Keller Williams Intown Atlanta
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Sprawl Is Not The Answer

In yesterday’s post, I listed ten reasons to take the free Atlanta BeltLine tour. Reason number eight, ladies and gentlemen:

Sprawl is not the answer.

So today, I was browsing through my free Atlanta Journal-Constitution (word on the street is that they actually charge you if you pick up the “paper” version), and I came across a fantastic piece from Jay Bookman, entitled: The Phenomenon of Sprawl Has Passed Into History. Hmmm.

I didn’t read Bookman’s piece so much as an indictment of all suburbs- clearly, there are many areas outside of The Perimeter with strong real estate markets. The article is more of a matter-of-fact analysis of boom, bust, demographic trends and economic reality. Straight from the source:

Today, if you fly over or drive around the outer suburbs of metro Atlanta, you’ll find tens of thousands of vacant lots, cleared and ready for houses. Many of those empty lots — some complete with paved roads, sewer, water and utilities — will never see development and are destined to be reclaimed by nature, reverting to pasture or forest.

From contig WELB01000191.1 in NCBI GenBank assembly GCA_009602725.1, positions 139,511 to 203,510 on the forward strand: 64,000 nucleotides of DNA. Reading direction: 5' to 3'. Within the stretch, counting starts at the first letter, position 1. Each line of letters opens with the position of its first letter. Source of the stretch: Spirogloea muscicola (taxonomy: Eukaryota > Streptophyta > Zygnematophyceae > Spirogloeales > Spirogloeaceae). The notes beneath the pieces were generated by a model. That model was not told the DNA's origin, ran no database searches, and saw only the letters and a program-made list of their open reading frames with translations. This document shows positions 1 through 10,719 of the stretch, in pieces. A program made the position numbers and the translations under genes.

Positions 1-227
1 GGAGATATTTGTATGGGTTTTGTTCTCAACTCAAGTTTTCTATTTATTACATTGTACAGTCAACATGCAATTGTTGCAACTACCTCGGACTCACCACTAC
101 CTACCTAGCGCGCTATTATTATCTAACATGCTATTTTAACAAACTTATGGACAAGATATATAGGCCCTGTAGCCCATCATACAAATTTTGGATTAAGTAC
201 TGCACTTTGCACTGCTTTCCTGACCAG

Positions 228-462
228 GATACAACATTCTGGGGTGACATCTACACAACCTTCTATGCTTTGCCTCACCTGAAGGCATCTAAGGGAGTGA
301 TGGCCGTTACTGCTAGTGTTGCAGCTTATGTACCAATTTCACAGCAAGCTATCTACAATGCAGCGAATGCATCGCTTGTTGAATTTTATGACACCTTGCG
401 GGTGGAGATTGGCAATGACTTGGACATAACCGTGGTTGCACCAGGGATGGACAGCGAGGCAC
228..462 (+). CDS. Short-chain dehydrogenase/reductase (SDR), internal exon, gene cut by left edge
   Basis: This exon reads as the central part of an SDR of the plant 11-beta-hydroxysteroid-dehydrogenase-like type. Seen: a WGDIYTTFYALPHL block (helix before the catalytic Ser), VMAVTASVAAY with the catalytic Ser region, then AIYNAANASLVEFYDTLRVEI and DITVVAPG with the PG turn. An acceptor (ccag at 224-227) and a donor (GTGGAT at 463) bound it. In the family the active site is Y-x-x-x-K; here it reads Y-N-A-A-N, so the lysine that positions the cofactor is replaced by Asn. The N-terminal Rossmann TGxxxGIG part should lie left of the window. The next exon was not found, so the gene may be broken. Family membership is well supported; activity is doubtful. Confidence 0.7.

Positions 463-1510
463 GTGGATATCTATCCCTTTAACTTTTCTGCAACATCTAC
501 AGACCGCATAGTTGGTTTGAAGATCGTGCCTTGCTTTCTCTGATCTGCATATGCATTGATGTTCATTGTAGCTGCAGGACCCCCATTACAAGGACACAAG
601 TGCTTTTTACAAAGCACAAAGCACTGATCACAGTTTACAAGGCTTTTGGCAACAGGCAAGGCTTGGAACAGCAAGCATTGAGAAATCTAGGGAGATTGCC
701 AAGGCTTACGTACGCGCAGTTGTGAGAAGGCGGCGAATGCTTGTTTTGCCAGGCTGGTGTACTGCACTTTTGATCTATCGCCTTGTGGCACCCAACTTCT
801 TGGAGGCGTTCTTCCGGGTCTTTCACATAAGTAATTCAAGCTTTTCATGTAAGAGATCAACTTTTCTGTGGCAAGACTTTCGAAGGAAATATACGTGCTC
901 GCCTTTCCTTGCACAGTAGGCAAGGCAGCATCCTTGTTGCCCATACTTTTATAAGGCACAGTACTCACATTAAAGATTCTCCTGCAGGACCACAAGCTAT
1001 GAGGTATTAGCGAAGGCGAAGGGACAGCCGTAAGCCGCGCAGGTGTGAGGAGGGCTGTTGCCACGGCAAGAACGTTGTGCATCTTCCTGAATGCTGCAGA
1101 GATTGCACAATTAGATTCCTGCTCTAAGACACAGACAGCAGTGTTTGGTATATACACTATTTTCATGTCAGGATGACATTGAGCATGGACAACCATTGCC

It’s really an excellent read, and I encourage you to take a few minutes to read it.

Posted by Jon at 10:41 am on November 20, 2009 : 2 comments

Labels : News and Analysis, Urban Planning

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2 Responses to “Sprawl Is Not The Answer”

  1. While I with this were true, my gut tells me that we'll still see a lot of suburban style greenfield development once the economy picks back up. I think intown real estate markets are much better positioned for the next 50 years, but I have a feeling we'll still see our fair share of sprawl.

    — posted by B King on November 20, 2009 at 2:14 pm [link]

  2. I definitely agree- the suburb isn't going anywhere. Perhaps it's the growth of the exurb that we'll see disappear for the next few decades. Had the opportunity to see the guys from SmartNumbers (http://smartnumbers.com/) at a Great Atlanta Homebuilders lunch this week, and they referred to this area of Atlanta as "the ring of death" due to the enormous lot inventory/lack of sales. Interesting article below on the phenomenon…

    http://www.ajc.com/business/volume-of-subdivision-vacant-109957.html

    — posted by Jon on November 20, 2009 at 4:03 pm [link]

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